Creating a Treatment Plan for Substance Abuse: What to Include + Example

Addiction can be described as a chronic and progressive disease because most individuals find that the severity of their symptoms and the impairment caused by their use worsens the longer they use. Comprehensive and individualized care is common among substance abuse treatment facilities and can help individuals successfully navigate the changes in their lives that come with sobriety. The U.S. Department of Health and Human Services and the Substance Abuse and Mental Health Services Administration released the National Survey on Drug Use and Health for 2021. This report indicated that 16.5% of the U.S. population was living with a substance use disorder, more specifically, 29.5 individuals had an alcohol use disorder, and 24 million were living with a drug use disorder. Keep reading to learn how to create a treatment plan for substance abuse, with an example client.

View all of our Substance Abuse Worksheets

13.5% of adults, ages 18 to 25, were experiencing a co-occurring mental health illness in addition to their substance use disorder. When we look at individuals who have had a substance use disorder, over 70% considered themselves to be in recovery during 2021. Most individuals who were struggling with addiction and did not participate in treatment during the same time didn’t believe that their use warranted the need for therapy and other treatment interventions.

Substance use disorders can affect nearly every aspect of a person’s life, including their physical and mental health, relationships, work and school performance, finances, and contribute to new or worsening legal concerns. Because of this, treatment facilities tend to take a whole-person approach, so that individuals are equipped with the tools and resources they need to successfully navigate their recovery. Individuals who find themselves living with a co-occurring mental health condition have better treatment outcomes when they receive concurrent care, addressing both conditions simultaneously. Because of the individualized nature of substance use disorders, there is no standard or “one size fits all” approach.

Treatment for substance use disorders is dependent on the severity of an individual’s use disorder, their impairment, and the presence of other health conditions. Commonly used treatment programs include detoxification, inpatient rehabilitation programs, partial hospitalization programs (PHP), intensive outpatient programs (IOP), and general outpatient or aftercare programming. Evidence-based treatment programs that are commonly used within these various treatment programs include:

  • Cognitive-behavioral therapy (CBT)
  • Motivational interviewing (MI)
  • Contingency Management (CM)
  • Dialectical-behavioral therapy (DBT)
  • Medication-assisted treatment (MAT)
  • Family therapy
  • Trauma-informed therapy

Setting Goals and Objectives With Clients in Your Treatment Plan for Substance Abuse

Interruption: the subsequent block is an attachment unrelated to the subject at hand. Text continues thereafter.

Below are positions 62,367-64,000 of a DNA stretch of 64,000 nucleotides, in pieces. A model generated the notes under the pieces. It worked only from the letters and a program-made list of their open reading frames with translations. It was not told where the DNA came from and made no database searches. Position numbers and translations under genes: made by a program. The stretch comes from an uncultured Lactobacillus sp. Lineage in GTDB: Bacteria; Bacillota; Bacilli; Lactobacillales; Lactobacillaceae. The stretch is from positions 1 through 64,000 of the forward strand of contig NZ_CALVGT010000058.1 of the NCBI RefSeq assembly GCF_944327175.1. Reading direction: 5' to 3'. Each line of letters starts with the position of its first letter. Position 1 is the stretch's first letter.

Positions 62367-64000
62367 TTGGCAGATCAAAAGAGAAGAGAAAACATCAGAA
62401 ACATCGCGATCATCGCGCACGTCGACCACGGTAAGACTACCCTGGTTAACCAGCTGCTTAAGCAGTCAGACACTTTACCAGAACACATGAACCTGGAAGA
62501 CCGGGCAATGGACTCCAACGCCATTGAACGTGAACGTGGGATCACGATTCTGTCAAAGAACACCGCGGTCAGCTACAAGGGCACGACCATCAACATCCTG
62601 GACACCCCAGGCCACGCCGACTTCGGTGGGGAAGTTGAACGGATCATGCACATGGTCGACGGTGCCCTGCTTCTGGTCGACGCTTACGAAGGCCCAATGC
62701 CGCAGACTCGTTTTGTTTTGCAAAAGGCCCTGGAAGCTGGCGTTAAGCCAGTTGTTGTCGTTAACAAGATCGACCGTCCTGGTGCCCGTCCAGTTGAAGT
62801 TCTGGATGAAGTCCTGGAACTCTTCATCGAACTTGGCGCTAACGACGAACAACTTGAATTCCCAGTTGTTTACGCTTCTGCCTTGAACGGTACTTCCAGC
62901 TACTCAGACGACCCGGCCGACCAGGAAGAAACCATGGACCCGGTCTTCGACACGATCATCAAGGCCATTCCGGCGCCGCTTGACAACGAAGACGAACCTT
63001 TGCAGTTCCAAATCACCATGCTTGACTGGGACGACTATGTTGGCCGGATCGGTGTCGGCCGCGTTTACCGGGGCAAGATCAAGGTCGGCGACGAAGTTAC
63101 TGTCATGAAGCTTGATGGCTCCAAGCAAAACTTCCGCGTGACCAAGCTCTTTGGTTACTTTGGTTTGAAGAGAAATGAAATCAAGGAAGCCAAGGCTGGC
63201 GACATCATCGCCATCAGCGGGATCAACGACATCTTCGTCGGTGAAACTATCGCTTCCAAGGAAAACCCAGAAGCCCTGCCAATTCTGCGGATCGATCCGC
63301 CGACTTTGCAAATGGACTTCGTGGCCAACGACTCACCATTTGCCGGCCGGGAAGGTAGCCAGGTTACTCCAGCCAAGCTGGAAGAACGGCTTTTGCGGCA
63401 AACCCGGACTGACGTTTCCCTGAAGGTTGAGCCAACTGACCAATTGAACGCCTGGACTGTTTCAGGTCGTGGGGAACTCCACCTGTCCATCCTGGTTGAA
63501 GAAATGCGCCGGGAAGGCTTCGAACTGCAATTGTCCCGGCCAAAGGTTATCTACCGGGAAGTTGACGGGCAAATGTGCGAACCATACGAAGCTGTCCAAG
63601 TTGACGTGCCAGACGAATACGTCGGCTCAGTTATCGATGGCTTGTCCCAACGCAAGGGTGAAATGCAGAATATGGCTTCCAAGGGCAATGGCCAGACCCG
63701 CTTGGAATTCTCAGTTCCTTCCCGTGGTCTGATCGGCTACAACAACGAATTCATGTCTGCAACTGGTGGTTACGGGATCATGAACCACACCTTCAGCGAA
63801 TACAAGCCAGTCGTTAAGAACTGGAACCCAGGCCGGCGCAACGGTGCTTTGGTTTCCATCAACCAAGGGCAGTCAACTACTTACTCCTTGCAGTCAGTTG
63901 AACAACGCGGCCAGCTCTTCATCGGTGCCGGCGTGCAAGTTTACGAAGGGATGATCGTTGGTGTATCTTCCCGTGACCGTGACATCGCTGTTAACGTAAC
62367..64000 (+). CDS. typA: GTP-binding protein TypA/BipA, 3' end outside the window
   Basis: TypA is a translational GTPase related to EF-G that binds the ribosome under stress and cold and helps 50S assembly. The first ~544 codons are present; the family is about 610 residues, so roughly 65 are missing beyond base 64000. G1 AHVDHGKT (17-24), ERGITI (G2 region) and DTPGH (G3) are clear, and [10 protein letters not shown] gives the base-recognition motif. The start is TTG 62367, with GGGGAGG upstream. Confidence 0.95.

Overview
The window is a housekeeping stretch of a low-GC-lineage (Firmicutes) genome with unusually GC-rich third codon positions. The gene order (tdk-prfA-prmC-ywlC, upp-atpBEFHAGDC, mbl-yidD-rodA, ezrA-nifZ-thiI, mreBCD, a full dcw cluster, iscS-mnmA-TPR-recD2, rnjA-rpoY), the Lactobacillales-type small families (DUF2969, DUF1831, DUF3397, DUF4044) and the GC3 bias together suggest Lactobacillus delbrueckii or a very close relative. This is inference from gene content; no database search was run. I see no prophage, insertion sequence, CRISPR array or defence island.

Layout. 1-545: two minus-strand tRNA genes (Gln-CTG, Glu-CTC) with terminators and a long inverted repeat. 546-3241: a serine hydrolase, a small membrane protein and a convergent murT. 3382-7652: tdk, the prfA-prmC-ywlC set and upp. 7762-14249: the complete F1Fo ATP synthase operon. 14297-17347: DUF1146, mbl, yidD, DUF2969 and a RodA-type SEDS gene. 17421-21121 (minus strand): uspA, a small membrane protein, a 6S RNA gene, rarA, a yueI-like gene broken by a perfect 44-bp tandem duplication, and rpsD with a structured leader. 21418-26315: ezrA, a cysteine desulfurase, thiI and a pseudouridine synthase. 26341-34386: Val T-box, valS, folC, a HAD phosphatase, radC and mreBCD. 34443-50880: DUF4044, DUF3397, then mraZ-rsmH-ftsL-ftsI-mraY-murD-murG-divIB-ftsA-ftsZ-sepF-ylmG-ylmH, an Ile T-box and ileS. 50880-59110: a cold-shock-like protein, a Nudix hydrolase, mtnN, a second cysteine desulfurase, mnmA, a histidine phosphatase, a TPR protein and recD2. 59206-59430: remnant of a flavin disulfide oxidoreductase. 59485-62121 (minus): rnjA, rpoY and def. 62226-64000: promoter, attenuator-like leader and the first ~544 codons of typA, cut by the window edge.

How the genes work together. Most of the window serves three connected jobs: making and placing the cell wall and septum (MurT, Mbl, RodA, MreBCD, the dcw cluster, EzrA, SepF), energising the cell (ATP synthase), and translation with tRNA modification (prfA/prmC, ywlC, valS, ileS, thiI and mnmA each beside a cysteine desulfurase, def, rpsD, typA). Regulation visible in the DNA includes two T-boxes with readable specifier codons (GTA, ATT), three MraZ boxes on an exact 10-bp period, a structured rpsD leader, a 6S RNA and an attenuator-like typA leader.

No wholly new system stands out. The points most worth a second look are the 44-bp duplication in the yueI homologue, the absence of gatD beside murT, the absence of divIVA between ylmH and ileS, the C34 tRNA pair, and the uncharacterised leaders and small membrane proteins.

As you begin developing a substance abuse treatment plan, you will need to determine if it is medically necessary for your client to receive medical support and supervision in a detox program. This is an important detail to investigate for several reasons. First and foremost, detoxing from drugs and alcohol can be an uncomfortable, painful, and in some cases, dangerous transition. Drugs and alcohol have a profound effect on our brains and bodies, which contributes to withdrawal symptoms. Additionally, individuals who are experiencing withdrawal symptoms will likely be unable to devote their attention to clinical work because of the physical and psychological symptoms they are experiencing. 

To determine the severity of your client’s use and the symptoms they are experiencing, you may choose to use some of the following assessments and screeners:

  • The Alcohol Use Disorders Identification Test (AUDIT)
  • Drug Abuse Screening Test (DAST-10)
  • CAGE Questionnaire
  • Screening, Brief Intervention, and Referral to Treatment (SBIRT)
  • Michigan Alcohol Screening Test (MAST)
  • Substance Abuse Subtle Screening Inventory (SASSI)
  • RAFFT Questions

Your evaluation will likely explore the presence of other mental health conditions, including trauma or life events, that could be a force behind your client’s addiction. The different levels of care available for substance abuse treatment are designed with different intensities and frequencies, to reflect the different levels of support commonly needed in recovery. Additionally, it is important to understand your client’s motivation for recovery and determine where they fall within the stages of change. Clients who are motivated by external factors, or are in the contemplation phase, may benefit from the use of MI to help them find reasons they find appealing to modify their behaviors. 

What to Include in a Treatment Plan for a Substance Abuse + Example

Once you have completed an intake assessment, you will have the information you need to complete a treatment plan for substance abuse disorders. To outline the various components of an addiction treatment plan, we will be following a sample treatment plan for substance abuse counseling, that aligns with the customizable treatment plan available at TherapyByPro.

Case Example for John: